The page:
The Secret Origin of Spin-man

by

So you don’t know Spin-man? Five-nine, lantern-jawed, starry-eyed Spin-man? Spin-man the Caped Cosmische, Spin-man the Super-Cop, Spin-man the Meta? Muslebound, brown-skinned, wrapped from beefy neck to toe in blue-and-gold spandex? Don’t worry about it. It’s okay. I don’t blame you. Spin-man was one of those forgotten heroes of the Dark Age of Comics, just before the Image Era of big guns and chains and Spawn and bloodstained alleys. The champion of the Multiversal Continuum, balls-out science fantasy, following in the footsteps of Jim Starlin and Silver Surfer and Jack “The King” Kirby—Spin-man was the last good Space Hero of the 90’s and my number one favorite super-person. I’ll explain.
 
Okay, this may seem unrelated, but hear me out first, because it’s important. When I was nine, my little brother and I would go to the bargain bins of C.A.T.S. as often as we could. After being picked up from school by our assiduous driver, Manong Eddie, who had been instructed to take no detours but had a soft spot for us boys; after an intermittent car ride, owing to the long stretch of traffic circling the vast perimeter of our private school; after a half-eaten merienda of adobo sandwiches and Zesto Orange sent by our grandmother, God rest her soul; James and I would take it in turns (sometimes called out in unison) to remind our driver: “The main entrance of Virra Mall! We’ll only be thirty minutes! Mang Eddie, pleeeese!” Then the drive past Uni-Mart, around the corner facing McDonalds, as we busied ourselves counting the money in our pockets, at times almost two hundred pesos when pooled together, until finally my grandfather’s Altis slowed outside the mall’s main entrance, and we’d slam the car doors open and hop out, promising Manong Edie that we’d be waiting there at exactly 4:45, no later, cross our excited little hearts.
 
Running in, ignoring the cinema schedule by the entrance, where five or six people always stood deliberating what to watch, we would brush past strangers and other boys in school uniform, our trajectories plotted through the long air-conditioned corridors of the mall and avoiding the various temptations that lined its capitalist halls (including the arcade,) until we arrived at the shop of our hearts’ desires, its windows covered with painted posters of masked men and women, sheltered under a primary-colored electric display which announced its most hallowed name: C.A.T.S. (Comics And Then Some.)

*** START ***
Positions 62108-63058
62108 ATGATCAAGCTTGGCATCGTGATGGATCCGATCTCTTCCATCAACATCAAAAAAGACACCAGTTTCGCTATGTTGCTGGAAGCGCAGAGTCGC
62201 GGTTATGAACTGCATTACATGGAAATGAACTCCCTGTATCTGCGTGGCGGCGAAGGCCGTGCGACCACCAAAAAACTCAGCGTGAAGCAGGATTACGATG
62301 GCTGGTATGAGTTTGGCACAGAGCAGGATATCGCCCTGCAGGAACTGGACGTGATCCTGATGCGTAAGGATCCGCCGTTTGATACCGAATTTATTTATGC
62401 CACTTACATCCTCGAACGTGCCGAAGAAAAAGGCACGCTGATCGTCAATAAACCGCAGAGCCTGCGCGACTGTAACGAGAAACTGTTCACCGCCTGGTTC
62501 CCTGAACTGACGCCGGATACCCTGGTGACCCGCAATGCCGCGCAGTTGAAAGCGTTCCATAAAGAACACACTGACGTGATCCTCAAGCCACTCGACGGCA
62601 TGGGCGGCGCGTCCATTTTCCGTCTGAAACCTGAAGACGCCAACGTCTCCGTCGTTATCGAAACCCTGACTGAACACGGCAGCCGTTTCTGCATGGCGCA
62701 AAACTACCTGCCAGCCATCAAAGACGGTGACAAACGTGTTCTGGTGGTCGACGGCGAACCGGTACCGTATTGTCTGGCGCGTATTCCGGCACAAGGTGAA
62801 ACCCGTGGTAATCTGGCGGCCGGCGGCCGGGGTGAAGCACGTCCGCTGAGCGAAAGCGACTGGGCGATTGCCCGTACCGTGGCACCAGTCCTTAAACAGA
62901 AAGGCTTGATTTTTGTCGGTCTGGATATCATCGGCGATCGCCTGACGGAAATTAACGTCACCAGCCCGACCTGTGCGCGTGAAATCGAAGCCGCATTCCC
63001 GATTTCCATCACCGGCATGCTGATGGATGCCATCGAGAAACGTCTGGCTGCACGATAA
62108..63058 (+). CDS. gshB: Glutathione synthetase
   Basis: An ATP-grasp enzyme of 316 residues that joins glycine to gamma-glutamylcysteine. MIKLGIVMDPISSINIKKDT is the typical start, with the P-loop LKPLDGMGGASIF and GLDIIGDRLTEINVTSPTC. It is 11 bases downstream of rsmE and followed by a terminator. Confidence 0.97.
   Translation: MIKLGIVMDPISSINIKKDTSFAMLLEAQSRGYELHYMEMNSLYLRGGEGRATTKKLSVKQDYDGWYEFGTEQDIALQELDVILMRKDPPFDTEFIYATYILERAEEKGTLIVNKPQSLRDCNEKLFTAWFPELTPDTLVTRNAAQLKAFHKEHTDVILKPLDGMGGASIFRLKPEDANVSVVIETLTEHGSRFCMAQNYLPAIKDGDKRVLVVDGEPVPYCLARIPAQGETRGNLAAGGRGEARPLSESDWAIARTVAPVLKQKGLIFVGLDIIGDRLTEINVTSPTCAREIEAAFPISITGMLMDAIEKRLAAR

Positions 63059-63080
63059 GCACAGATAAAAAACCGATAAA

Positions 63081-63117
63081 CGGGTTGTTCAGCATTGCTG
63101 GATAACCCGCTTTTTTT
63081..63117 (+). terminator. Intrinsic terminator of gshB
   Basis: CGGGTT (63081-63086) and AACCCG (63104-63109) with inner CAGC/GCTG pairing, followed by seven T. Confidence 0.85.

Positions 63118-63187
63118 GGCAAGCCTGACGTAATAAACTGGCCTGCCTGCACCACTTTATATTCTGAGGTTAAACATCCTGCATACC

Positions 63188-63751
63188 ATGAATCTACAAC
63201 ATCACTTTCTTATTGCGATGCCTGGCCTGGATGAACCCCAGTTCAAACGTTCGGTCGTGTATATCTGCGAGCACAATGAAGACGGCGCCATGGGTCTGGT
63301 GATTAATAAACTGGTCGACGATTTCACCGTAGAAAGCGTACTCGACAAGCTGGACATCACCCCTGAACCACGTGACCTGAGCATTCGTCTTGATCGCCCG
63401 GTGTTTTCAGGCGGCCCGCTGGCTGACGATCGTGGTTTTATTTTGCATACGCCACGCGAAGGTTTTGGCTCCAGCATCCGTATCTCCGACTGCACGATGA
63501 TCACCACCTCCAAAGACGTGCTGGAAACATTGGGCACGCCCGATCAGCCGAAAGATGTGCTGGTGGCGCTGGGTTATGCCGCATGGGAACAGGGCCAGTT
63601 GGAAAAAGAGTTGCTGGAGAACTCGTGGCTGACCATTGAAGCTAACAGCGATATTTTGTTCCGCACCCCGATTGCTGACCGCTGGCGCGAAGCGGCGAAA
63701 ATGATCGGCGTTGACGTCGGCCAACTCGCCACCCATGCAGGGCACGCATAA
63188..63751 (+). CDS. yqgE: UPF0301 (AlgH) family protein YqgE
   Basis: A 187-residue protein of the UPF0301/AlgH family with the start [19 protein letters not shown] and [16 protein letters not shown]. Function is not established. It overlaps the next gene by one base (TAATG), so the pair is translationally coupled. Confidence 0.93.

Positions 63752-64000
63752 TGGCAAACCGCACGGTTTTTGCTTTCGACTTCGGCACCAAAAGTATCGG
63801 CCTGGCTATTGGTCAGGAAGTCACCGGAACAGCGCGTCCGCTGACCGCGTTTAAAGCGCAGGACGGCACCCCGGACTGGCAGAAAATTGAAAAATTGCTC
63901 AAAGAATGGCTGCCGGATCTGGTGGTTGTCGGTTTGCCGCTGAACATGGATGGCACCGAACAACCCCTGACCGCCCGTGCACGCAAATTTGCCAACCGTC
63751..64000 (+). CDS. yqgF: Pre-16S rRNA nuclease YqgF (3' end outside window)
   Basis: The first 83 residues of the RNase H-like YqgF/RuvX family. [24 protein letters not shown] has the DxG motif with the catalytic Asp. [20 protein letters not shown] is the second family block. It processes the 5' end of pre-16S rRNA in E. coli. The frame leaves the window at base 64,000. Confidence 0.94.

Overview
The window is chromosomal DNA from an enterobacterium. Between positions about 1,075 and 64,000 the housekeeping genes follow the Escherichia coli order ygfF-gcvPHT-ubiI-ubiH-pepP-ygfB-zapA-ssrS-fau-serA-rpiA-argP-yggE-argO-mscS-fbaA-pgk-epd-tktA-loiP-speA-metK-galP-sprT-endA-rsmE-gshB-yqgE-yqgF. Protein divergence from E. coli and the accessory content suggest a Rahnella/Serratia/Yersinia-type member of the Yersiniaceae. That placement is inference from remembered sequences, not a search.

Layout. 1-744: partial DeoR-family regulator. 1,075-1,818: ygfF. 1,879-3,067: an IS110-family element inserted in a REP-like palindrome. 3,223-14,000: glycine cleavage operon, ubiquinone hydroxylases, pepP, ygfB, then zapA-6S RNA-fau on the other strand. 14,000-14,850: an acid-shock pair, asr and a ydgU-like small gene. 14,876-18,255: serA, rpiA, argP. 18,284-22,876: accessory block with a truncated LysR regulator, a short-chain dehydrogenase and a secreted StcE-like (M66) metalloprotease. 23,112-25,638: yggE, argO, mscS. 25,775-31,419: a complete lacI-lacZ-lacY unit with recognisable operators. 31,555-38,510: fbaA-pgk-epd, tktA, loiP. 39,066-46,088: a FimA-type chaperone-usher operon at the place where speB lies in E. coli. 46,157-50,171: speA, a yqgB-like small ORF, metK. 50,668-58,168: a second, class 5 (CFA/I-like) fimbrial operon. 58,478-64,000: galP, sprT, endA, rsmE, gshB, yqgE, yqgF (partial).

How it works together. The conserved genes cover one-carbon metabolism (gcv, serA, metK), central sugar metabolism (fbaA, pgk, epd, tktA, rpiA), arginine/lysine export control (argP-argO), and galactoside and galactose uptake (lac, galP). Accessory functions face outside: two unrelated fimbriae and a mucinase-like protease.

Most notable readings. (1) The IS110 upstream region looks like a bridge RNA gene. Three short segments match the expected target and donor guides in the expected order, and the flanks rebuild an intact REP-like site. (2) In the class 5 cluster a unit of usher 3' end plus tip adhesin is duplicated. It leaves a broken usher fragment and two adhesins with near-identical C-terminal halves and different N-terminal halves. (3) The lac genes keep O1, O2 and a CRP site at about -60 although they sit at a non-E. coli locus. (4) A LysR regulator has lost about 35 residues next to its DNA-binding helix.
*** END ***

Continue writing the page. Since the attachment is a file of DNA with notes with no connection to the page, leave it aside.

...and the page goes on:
For a moment, we would ogle the comics on the New Arrivals rack, committing their covers to memory and silently promising to acquire them when we had more money, after which we went directly to the bargain bins; James starting on the leftmost end while I worked on the opposite, thumbing our way through rows and rows of titles as if in a marathon, flip flip flip, until we met at the middle, ready to sort through two piles of bargain comics. We would debate on 30-peso copies of X-men, Avengers, Batman and numerous other titles, eliminating possible purchases by creating an agreed-upon heirarchy based first upon the title’s character, then artist, then writer. On rare occasions when we came to a disagreement, we would split our money down the middle and dictate our own purchases, though most of the time, our tastes were in complete accord.
 
By the end of our ritual, a stack of five or six carefully-considered comics were rung up at the cash register and wrapped in the customary C.A.T.S. plastic bag, complete with a crude drawing of Wolverine printed under its wonderful, acronymic logo. Manong Eddie would be waiting for us outside, patient as ever despite the extra quarter-hour of waiting, resulting in a drive home that transpired in complete silence, as James and I lost ourselves to the outrageous adventures of these fictional men and women.